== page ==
Robbie Campbell MD FRCPC, Jill Mustin-Powell RN, Megan Johnston PhD, Miky Kaushal MD, Larry Stitt MSc, Amresh Srivastava MRCPsych FRCPC Purpose: Comorbidity of eating disorders and its behavioral traits are common amongst psychiatric patients. Eating disorders are often missed or misdiagnosed which leads to poorer clinical outcome and low functioning, though it is a treatable condition. Patients with eating disorders also tend to have severe psychopathology, which increases risk of suicide, duration of hospitalization and polypharmacy. The present study examines the presence of comorbid eating disorders and their behavioral symptoms in hospitalized adult psychiatric patients. Methods: The study was carried out at the RMHC London. This is an open level cohort study in a naturalistic clinical setting. We randomly selected 91 patients between ages of 25 to 60 years and assessed for screening of eating disorders using the Eating Attitudes Test (EAT-26) scale. Psychopathology and suicidality was assessed using the Brief Psychiatric Rating Scale (BPRS) for psychosis, Hamilton Depression Rating Scale (HDRS) for depression and Scale for Impact of Suicidality-Management, Assessment and Planning of Care (SISMAP) for suicidality and resilience (CD-RISK). Data was analyzed by SPSS. Results: A total of 16.5 % (15/91) showed presence of an eating disorder (EAT-26 score >20). For the 91 with EAT-26 scores, there were 44 males and 47 females. 15 patients (16.5%), male 1 and females 14) showed EAT score >20, considered positive for possibility of eating disorder and 60% of these patients were actually having a DSM-IV diagnosis of eating disorder. Significantly more females showed possibility of eating disorders on screening compared to males [29.8%, 14/47 female vs. 3%, 1/44 males (p<. 001)] and no difference was observed in mean age of those with and those without an eating disorder (Mean age of 42.1 in those with EAT score <=20 compared to 37.8 in those with EAT score >20, p<.271). Patients with the possibility of a diagnosis of an eating disorder (EAT >20) showed significantly higher suicidality than those without it as measured by SIS-MAP brief scanner score (11.1 vs. 8.4, p= 013). Conclusions: Our study shows that behavioral traits of eating disorders can be identified. 16.5% hospitalized patients, predominantly females 29.8%, showed possibility of a diagnosis of an eating disorder. These patients were having significantly higher suicidality scores. Expected Outcomes: Identification of eating disorders is a matter of patient safety and should be employed in routine clinical practice. The policy for patient safety and risk management needs to pay attention to the detection of patients who are at-risk of have a diagnosis of an eating disorder.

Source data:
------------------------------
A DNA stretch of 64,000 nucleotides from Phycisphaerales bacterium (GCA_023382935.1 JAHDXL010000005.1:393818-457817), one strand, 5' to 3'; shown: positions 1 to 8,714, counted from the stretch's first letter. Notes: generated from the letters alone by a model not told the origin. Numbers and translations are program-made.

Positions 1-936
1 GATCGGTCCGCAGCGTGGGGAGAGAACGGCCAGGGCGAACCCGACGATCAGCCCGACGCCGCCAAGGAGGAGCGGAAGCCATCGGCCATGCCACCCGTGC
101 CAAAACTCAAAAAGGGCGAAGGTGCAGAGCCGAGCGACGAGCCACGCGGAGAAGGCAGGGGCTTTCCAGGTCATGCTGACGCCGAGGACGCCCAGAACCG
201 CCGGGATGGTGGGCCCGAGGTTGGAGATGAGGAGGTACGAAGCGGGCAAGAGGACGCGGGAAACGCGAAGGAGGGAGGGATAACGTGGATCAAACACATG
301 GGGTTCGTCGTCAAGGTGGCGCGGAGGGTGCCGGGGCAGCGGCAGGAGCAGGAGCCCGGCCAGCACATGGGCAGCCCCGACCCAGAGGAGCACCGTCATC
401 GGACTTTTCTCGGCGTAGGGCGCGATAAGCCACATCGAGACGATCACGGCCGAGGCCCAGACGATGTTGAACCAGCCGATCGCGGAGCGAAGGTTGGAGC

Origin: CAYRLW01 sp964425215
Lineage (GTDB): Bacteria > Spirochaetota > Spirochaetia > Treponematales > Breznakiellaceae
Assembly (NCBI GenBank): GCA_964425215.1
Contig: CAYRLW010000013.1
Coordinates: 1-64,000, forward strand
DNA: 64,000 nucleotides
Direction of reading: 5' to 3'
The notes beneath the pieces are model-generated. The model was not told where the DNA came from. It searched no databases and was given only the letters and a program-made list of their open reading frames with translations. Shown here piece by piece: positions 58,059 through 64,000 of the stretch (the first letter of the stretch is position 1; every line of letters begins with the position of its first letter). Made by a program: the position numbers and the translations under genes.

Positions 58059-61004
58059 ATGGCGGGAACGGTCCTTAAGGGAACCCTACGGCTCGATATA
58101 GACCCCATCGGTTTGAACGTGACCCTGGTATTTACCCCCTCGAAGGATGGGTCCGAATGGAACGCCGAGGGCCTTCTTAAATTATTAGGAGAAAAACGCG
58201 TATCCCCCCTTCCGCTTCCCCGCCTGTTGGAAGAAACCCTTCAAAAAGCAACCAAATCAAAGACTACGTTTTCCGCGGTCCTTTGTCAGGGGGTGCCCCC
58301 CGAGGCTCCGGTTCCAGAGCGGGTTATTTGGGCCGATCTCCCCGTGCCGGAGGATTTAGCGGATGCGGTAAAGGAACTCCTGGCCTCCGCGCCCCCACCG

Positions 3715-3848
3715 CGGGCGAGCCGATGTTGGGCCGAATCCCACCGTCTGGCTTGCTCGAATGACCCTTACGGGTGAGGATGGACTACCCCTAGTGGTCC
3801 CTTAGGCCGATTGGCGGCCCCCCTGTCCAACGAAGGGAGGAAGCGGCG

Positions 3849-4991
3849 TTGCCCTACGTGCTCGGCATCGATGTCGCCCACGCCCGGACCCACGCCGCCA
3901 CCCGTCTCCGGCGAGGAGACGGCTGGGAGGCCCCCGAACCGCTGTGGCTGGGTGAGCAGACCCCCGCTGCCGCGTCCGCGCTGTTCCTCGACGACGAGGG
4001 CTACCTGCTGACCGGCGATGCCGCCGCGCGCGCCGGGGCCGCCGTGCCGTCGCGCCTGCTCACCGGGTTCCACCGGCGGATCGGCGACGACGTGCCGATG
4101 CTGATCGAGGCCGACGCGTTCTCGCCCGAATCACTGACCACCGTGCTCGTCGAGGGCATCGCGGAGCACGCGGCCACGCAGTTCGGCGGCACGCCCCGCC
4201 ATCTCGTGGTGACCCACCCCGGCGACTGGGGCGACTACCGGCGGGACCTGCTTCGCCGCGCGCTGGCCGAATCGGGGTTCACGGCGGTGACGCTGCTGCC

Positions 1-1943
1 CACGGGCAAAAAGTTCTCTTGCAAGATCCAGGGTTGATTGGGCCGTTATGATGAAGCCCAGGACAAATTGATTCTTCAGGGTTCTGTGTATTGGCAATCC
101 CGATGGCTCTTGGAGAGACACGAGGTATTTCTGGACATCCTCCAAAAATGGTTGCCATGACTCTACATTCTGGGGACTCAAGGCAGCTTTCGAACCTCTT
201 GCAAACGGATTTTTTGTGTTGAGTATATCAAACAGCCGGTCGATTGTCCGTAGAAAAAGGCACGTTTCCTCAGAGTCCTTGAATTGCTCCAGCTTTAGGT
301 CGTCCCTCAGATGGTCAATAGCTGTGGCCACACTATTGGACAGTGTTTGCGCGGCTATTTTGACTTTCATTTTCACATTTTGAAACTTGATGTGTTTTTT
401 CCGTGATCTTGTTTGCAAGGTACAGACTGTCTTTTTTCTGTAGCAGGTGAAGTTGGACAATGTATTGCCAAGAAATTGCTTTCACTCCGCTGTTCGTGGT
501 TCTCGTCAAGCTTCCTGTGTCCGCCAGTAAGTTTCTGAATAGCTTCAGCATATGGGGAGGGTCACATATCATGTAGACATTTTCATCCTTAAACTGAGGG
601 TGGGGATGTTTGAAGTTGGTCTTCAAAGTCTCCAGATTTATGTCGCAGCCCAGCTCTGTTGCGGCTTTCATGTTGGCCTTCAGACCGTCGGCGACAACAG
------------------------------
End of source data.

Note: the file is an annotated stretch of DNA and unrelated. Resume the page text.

Available at: http://works.bepress.com/amreshsrivastava/140/